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Town won't bypass worries

Officials say proposed route is far in the future

Ashley Andyshak
News-Post Staff

(8/29) Residents spoke their minds this week about a proposed bypass route around the town, but the planning commission assured them a final plan is far in the future.

The town is considering bypass routes as it updates its comprehensive plan. At a Monday evening meeting Chris Jakubiak, of Jakubiak and Associates, presented the firm's proposed southern bypass route for a second time.

Jakubiak said the southern route would not have to be a high-speed parkway. Instead, it could be a network of road improvements to existing roads.

The first proposed step would be a connector road from Md. 140 at Tract Road to South Seton Avenue. The second phase would incorporate Annandale Road. Further construction could include a third road connecting South Seton Avenue to Md. 140 farther west.

Jakubiak confirmed some residents' fears that the end result could displace at least one home, but said that move is something planners "would seek to avoid."

The town included a northern bypass connecting Md. 140 and U.S. 15 in its 1998 comprehensive plan. The bypass would keep most of the area's truck traffic out of town, but that no longer is a feasible option, Jakubiak said. The area contains homes and properties designated for agricultural preservation, he said.

Also, a northern bypass would require public funding, while a western bypass could be built with funds from developers, such as Andy Mackintosh.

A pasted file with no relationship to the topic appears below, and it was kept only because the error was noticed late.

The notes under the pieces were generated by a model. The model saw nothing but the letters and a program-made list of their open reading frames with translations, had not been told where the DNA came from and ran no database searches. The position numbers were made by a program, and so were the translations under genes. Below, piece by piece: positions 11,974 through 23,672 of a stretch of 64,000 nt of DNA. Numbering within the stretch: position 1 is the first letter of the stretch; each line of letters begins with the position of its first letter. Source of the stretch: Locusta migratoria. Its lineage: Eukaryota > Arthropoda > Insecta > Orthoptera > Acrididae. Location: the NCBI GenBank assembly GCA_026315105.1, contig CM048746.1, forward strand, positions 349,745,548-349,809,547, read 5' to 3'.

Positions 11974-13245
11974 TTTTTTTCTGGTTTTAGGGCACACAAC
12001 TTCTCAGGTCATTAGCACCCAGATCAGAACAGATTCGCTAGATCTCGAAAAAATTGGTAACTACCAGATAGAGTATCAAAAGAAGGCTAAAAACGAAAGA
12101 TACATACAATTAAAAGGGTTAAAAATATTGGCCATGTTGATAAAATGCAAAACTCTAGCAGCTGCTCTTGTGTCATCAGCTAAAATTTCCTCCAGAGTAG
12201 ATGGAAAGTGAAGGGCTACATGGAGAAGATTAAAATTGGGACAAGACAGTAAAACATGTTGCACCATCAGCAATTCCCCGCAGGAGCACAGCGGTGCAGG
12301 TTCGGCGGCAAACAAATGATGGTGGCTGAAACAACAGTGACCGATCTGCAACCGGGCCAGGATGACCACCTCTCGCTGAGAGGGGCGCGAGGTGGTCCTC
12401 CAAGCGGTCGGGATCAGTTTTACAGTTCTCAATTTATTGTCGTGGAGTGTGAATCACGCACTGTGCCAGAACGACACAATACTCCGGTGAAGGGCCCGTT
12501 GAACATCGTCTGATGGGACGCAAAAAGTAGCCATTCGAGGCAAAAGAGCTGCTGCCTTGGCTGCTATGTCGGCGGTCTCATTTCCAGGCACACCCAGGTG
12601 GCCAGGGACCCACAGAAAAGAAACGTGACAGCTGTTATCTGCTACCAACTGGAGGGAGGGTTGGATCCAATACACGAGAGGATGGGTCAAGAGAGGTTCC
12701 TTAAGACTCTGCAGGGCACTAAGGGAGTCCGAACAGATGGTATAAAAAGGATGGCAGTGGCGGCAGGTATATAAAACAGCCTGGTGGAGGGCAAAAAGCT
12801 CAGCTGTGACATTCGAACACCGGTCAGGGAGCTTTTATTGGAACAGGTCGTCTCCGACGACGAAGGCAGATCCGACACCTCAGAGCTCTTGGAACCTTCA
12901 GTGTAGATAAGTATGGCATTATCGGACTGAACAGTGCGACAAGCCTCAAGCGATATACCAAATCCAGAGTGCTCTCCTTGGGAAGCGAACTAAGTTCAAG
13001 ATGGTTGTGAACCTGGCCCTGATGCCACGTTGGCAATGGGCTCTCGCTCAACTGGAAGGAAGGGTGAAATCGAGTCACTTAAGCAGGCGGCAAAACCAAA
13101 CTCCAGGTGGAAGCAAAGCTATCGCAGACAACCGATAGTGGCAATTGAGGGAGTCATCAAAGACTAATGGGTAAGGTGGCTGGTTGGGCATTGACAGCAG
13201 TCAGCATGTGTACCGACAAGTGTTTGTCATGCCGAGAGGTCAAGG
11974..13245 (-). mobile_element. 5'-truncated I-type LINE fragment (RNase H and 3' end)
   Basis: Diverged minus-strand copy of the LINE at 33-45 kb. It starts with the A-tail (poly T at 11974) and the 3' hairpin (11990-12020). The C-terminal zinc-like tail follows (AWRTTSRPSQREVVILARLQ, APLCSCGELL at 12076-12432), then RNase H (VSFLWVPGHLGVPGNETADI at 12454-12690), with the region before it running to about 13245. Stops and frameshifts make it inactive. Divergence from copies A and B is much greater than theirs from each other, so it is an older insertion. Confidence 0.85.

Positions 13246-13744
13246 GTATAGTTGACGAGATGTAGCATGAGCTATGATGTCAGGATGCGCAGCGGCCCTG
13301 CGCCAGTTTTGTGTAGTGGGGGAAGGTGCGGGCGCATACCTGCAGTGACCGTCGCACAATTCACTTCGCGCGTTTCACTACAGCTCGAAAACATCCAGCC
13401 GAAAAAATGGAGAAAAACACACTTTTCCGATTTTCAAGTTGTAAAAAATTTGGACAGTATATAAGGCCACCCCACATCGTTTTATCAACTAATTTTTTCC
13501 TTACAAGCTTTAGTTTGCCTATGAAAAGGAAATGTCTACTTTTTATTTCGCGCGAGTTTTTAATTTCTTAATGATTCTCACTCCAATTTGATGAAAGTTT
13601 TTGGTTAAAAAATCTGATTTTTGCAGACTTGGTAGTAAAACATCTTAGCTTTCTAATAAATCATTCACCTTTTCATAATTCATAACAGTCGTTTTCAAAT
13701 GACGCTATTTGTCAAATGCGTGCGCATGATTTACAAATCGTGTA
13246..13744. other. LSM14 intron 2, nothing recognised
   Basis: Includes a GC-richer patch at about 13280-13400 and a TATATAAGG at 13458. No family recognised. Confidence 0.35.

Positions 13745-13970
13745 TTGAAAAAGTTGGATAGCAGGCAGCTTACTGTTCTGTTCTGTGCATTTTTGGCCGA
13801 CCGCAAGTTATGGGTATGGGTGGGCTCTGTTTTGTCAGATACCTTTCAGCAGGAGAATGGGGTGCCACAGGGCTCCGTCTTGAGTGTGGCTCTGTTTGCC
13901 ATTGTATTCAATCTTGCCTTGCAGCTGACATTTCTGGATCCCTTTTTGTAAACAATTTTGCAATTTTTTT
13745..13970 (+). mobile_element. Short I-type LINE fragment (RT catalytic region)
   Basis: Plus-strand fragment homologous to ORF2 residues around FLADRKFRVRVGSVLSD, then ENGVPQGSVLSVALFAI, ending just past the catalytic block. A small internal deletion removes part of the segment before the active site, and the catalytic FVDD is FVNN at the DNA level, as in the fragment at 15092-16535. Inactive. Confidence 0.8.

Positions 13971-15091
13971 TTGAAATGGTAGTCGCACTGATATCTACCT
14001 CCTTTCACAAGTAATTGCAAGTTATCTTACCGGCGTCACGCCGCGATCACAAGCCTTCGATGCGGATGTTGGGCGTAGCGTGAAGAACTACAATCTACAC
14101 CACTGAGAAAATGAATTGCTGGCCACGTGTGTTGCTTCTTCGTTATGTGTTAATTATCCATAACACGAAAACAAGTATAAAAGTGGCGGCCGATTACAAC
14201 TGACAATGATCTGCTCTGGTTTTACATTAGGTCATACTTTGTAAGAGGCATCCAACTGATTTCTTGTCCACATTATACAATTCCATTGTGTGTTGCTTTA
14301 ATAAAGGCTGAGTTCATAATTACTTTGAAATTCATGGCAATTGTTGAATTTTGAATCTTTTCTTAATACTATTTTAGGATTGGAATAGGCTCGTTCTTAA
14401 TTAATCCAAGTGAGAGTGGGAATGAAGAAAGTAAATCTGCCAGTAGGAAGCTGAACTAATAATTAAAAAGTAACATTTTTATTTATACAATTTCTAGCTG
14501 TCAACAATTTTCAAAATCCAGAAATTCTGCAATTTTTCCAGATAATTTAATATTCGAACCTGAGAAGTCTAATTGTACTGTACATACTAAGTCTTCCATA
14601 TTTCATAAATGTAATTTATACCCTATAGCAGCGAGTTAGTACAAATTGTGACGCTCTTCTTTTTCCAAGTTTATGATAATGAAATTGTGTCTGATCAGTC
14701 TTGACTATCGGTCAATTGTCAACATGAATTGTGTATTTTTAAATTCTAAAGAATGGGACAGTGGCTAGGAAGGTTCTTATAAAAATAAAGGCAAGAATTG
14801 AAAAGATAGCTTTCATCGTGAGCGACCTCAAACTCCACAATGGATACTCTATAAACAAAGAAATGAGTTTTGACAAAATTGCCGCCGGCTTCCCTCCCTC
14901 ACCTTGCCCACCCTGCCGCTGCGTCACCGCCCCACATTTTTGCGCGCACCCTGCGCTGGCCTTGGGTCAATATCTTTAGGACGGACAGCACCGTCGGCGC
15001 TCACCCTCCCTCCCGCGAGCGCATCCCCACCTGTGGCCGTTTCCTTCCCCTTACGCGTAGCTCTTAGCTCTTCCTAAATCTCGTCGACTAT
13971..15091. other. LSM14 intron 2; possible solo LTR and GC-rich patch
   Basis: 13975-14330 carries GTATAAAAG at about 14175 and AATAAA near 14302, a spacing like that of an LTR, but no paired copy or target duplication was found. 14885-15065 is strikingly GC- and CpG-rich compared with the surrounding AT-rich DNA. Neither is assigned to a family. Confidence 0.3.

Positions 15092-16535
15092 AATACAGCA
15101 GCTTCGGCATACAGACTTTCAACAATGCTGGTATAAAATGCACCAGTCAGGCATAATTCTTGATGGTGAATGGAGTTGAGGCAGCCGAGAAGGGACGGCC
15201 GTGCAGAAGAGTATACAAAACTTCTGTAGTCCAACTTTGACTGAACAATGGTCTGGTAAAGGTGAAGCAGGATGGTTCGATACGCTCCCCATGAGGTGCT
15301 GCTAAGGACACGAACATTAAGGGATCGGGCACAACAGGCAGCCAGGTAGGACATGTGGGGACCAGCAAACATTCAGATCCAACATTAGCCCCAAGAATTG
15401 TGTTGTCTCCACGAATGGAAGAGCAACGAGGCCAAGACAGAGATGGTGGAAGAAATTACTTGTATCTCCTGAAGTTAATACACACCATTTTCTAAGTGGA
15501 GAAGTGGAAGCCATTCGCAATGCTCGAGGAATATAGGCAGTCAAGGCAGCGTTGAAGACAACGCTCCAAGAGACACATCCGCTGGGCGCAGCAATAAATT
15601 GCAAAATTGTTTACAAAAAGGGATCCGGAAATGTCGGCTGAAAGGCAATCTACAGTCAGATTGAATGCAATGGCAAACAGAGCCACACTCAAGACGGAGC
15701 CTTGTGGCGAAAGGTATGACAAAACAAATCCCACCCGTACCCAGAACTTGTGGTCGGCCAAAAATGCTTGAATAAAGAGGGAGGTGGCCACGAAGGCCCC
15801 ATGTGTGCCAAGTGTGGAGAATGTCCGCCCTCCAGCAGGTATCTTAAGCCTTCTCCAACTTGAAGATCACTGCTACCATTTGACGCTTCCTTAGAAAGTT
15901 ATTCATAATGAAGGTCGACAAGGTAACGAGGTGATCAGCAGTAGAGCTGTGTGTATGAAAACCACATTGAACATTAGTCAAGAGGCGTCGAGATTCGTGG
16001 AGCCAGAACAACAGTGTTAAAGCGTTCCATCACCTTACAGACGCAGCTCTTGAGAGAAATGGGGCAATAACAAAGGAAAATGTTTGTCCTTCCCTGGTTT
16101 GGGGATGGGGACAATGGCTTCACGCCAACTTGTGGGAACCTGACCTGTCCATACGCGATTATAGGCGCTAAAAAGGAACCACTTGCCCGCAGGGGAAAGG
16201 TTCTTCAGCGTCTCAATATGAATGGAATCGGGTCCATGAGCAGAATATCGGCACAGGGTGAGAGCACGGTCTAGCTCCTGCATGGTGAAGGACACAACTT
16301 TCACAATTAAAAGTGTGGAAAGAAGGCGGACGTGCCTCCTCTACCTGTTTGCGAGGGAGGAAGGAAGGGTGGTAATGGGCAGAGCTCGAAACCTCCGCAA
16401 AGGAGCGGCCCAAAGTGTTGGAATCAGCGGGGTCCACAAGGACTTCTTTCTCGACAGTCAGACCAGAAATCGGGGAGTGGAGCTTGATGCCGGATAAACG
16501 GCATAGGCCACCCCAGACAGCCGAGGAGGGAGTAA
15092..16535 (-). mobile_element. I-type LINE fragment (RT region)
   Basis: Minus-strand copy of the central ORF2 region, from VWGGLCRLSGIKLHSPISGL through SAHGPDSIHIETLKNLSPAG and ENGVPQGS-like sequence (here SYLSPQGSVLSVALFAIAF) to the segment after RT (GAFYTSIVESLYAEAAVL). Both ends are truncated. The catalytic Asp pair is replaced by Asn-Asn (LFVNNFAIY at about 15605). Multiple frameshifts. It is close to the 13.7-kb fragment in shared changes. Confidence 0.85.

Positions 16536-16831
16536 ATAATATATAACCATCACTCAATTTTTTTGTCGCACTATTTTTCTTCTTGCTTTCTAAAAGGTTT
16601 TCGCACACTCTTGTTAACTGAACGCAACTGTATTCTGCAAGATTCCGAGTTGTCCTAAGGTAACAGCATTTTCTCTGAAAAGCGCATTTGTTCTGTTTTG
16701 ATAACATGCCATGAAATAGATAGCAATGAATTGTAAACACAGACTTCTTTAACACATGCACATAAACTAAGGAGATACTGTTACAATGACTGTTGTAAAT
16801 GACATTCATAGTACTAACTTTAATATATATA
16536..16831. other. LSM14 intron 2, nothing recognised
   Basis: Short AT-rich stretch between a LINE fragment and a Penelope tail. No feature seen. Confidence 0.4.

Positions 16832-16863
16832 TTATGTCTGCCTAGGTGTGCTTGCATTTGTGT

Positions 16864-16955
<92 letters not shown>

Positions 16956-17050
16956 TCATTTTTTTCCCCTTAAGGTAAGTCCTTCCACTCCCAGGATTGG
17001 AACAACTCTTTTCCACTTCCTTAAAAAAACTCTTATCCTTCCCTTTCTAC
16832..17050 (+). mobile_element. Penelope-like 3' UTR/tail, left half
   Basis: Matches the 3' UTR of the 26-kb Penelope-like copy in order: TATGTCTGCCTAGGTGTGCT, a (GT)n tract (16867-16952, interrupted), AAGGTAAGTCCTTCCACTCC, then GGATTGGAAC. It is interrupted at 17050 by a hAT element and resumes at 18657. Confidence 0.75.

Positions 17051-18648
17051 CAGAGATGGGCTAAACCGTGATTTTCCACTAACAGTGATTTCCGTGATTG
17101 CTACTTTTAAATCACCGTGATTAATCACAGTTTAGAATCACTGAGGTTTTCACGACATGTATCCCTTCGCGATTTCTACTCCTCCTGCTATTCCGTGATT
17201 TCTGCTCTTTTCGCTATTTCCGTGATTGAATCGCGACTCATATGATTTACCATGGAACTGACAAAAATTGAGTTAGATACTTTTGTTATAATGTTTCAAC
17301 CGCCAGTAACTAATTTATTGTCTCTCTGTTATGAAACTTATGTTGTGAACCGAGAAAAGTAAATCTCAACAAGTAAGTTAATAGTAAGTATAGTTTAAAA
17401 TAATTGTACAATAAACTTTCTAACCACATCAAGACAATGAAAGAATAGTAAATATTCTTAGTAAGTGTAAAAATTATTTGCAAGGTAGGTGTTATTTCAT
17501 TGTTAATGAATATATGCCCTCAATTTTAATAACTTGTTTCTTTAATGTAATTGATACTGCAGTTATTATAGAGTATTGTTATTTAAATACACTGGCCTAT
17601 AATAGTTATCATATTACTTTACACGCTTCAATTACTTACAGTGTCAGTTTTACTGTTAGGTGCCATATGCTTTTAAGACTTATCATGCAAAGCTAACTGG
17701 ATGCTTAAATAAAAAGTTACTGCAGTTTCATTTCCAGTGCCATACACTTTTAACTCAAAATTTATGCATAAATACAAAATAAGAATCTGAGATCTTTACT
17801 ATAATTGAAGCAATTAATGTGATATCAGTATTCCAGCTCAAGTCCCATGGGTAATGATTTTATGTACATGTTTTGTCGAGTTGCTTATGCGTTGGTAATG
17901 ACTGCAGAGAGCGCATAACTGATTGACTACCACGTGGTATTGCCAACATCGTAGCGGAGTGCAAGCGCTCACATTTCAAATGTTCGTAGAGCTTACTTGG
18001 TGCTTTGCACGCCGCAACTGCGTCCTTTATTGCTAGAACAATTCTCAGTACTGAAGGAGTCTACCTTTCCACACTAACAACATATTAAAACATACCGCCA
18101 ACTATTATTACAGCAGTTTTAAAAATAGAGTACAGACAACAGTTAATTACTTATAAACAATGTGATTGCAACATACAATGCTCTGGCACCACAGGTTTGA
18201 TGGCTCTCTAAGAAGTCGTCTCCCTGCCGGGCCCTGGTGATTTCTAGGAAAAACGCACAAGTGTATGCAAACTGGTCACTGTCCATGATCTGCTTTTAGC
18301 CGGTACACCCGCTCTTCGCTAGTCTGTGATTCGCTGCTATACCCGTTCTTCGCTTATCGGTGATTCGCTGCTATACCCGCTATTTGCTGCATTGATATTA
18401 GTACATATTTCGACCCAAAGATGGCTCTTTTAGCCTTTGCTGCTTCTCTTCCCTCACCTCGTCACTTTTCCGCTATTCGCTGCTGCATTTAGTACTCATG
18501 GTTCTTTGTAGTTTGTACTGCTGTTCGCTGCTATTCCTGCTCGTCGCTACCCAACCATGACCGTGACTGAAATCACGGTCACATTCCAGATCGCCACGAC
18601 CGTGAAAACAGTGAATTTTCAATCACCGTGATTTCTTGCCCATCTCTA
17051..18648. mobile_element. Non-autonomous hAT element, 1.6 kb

Mackintosh offered to pay for a southern bypass route earlier this year in return for approval of his development plans for 200 acres west of town.

"This bypass is not going to please everybody," he said Monday. "There's no perfect way, but we'll do our best."

Jakubiak said having a developer who is willing to pay for a bypass route would help keep the cost burden off the state or county government.

Planning commissioner Patrick Joy said that while a bypass would ease truck and commuter traffic in town, It also could deter weekend traffic, such as that from Ski Liberty in Carroll Valley, Pa., away from town and therefore away from downtown businesses.

But, Jakubiak said the town needs to consider a bypass if it wants to continue to grow.

About 8,000 vehicles travel Emmitsburg's Main Street every day, according to Jakubiak and Associates' estimates presented at prior meetings. Development along Tract Road and state Route 16 in Pennsylvania could add 4,000 more.

In-town development provided for in the town's draft comprehensive plan could bring more then 1,000 new homes by 2030, Jakubiak said.

Several residents said they think Pennsylvania governments should be responsible for traffic generated by developments in their jurisdictions, and town planners agreed that more discussion with the town's northern neighbors is needed.

Planning commissioner Tim O'Donnell said he'd like to see Emmitsburg officials meet with supervisors of Liberty and Freedom townships in Pennsylvania to understand how traffic from the north will affect Emmitsburg roads.

O'Donnell also said he'd like to see several road options written into the comprehensive plan, with the costs and benefits — and the public opinions -- of each included.

Town officials said the a final bypass plan is far from being finished.

"This is not the 11th hour," commissioner Glenn Blanchard said.

Joy said the town is accepting written comments on the bypass options.

Read other news stories related to the Emmitsburg Town Government